The Gods Are Where We Are: Living Polytheism in the 21st Century/ Part 6
What are the challenges to indigenous polytheism today? How can we preserve it?
Ptahmassu Nofra-Uaa: The biggest threat I see to indigenous polytheism is the missionary work of evangelical Christianity, which is just another form of colonialism; Christian organizations spending large sums of money to sustain the work of missionaries abroad, whose sole aim is to convert a populace from its indigenous traditions to Christianity. This is insidious, pervasive, and the most effective way to eliminate indigenous polytheisms from the face of the earth. There are any number of approaches one could take to heal the effects of this epidemic, but I'm going to answer this question from my own personal experience, from the point of view I have as a devotional polytheist and iconographer.
The strength of Sanātana Dharma in India is rooted in its strong religious communities, and these
communities are sustained by their gurus and āchāryas, priestly traditions and ritual specialists. At the heart of this community network are the temples, and at the heart of the temples are the devas in Their mūrtis. It is India's intimate relationship with Her Gods that has sustained the power of the Dharma as a way of life passed down from generation to generation; these are the Goddesses and Gods Who have protected and nourished India from the beginning of history, and generated a line of enlightened teachers stretching down to the present day. Without its Gods, without its temple institutions, without its priestly traditions and ritual specialists, without the mūrtis that give a tangible home to the devas at the heart of religious communities, there is no hope for indigenous polytheism to continue in India. Indigenous religious communities can only be strong if their sacred institutions are strong, and their values are being supported by qualified teachers and specialists who carry out the worship of the Gods correctly. Correct worship of the Gods means establishing right relationship with the Gods through the activities required by the Gods in order to maintain Their bonds with a specific community. The maintenance of right relationship with the devas is essential for the legitimate operation of any temple, and a fully functioning temple is a requirement for carrying out the work of the Gods correctly. All of these things go hand in hand, and if any link in the chain is weak or functioning improperly, or missing altogether, the system will collapse.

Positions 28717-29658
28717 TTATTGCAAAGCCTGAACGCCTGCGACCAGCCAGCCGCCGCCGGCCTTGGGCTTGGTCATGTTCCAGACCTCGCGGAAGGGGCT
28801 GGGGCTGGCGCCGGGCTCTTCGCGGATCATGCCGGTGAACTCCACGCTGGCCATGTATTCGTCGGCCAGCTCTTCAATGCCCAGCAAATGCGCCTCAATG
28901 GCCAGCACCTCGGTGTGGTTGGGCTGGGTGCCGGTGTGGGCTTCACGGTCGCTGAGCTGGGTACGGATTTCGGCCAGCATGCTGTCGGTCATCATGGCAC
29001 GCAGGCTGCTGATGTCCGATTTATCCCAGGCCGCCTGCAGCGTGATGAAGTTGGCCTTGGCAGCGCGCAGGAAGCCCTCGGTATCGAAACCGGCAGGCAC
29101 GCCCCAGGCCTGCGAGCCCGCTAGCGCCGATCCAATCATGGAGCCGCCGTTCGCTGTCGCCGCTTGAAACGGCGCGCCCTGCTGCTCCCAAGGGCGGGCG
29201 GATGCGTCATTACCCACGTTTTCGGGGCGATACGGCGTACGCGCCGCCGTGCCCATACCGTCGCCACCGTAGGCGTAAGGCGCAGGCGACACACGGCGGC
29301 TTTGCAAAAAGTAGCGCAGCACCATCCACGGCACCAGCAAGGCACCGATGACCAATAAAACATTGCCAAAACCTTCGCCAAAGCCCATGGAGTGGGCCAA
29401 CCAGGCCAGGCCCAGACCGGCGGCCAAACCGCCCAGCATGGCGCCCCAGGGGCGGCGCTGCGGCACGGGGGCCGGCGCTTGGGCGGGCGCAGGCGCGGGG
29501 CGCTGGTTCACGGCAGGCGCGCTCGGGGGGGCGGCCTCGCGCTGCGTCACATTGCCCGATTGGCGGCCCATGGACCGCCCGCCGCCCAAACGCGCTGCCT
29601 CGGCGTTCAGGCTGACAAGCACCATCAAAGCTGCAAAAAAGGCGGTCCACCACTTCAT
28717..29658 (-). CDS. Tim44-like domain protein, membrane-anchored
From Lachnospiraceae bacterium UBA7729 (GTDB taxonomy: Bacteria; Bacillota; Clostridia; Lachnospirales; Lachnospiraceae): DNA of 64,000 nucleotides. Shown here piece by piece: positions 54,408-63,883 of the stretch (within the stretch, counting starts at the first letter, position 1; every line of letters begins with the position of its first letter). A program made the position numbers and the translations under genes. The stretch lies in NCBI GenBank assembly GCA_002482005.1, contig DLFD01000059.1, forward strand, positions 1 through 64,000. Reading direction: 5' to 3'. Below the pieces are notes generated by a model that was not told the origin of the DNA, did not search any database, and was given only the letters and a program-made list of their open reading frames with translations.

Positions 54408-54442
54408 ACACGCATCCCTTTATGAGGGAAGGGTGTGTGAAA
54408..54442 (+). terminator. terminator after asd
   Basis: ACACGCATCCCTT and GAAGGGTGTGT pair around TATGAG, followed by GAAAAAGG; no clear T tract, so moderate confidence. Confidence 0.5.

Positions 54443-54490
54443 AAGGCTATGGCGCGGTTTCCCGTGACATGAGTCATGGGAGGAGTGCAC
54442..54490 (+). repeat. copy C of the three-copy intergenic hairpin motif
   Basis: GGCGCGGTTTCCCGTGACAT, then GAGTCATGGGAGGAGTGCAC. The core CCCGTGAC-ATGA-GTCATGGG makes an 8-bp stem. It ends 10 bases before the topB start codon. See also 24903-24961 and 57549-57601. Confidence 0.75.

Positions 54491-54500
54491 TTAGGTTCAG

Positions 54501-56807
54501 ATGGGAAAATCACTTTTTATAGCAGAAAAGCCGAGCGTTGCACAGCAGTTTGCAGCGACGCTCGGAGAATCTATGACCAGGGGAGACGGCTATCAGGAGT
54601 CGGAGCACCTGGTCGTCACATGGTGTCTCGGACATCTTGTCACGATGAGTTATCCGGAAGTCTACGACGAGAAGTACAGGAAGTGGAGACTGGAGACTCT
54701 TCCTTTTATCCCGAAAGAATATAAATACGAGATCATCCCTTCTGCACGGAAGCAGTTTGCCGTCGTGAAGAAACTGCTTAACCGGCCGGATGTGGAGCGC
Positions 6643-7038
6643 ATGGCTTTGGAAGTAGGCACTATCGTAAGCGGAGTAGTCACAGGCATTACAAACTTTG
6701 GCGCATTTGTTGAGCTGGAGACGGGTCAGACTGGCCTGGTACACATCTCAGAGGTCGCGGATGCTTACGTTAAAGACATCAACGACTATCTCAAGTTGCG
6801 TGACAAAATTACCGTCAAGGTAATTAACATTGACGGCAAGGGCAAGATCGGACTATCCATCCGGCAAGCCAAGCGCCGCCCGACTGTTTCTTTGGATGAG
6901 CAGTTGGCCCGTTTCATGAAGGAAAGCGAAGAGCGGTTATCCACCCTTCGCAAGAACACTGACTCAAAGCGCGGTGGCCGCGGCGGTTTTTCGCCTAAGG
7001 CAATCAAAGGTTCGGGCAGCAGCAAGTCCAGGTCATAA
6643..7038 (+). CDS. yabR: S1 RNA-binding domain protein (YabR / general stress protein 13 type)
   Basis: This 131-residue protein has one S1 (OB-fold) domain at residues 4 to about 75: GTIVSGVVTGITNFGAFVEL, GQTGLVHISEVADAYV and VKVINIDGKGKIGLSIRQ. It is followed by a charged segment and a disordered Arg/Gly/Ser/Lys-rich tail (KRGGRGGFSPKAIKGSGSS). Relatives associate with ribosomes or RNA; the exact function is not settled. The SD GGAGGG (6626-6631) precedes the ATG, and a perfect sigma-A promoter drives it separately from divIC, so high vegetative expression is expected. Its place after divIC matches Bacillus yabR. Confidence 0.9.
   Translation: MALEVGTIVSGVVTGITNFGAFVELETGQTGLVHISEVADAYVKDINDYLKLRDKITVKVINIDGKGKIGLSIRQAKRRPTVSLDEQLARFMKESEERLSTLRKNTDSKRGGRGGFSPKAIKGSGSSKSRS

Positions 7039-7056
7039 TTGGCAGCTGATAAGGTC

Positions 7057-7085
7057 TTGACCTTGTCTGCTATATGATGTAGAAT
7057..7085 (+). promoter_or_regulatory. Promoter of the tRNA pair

What needs to happen for indigenous polytheisms to survive is a complete resistance to the spread of Christian evangelism by strengthening temple institutions and the religious specialists tied to those institutions. In the case of the Sanātana Dharma, this means the preservation of the temples and the resuscitation of defunct temples as the centers of community life and propagation of the Dharma. I was recently told by an Indian woman living in a small town in India that the once-thriving guilds of sacred craftsmen responsible for creating mūrtis were becoming lax in their specialist knowledge and devotion, and were beginning to disband. This is certainly a concern, because the creation of divine images according to strict ritual procedures is the only way a temple community can ensure the establishment and maintenance of right relationship with its gods. Without right relationship with the Gods, there is no divine life in a temple and no outpouring of boons as a result of sacred activities; so the crux of the matter is the preservation of the traditions responsible for sustaining religious communities the right way. This has to take priority for indigenous polytheism to survive.
Something I would like to see happen is the creation of some kind of support network- both online and offline- for sacred artisans, iconographers, and religious specialists of various polytheist traditions to share with one another, encourage one another's activities, and compile precious data concerning the materials, methods, and philosophies vital to the maintenance of right relationship with the Gods. Who is going to carry on these traditions in the next generation if this knowledge isn't preserved or prioritized for transmission? This means a willingness to cooperate and see traditions not as a luxury or cultural curiosity, but as a vital aspect of humankind's sacred development and relationship with its gods. Once this information is lost, it might be gone forever, and I know this only too well in the case of my own tradition because I am attempting to put back together the pieces of a very fragmentary puzzle in order to serve my Gods authentically and correctly. My work as an iconographer is grounded wholly in the purpose of establishing ties between the Gods and humankind, and to strengthen those ties through the correct ritual procedures and images. If our sacred relationships have any value, we must struggle to offer our best in each moment, and sustain our efforts not only for ourselves, but for those who come after us.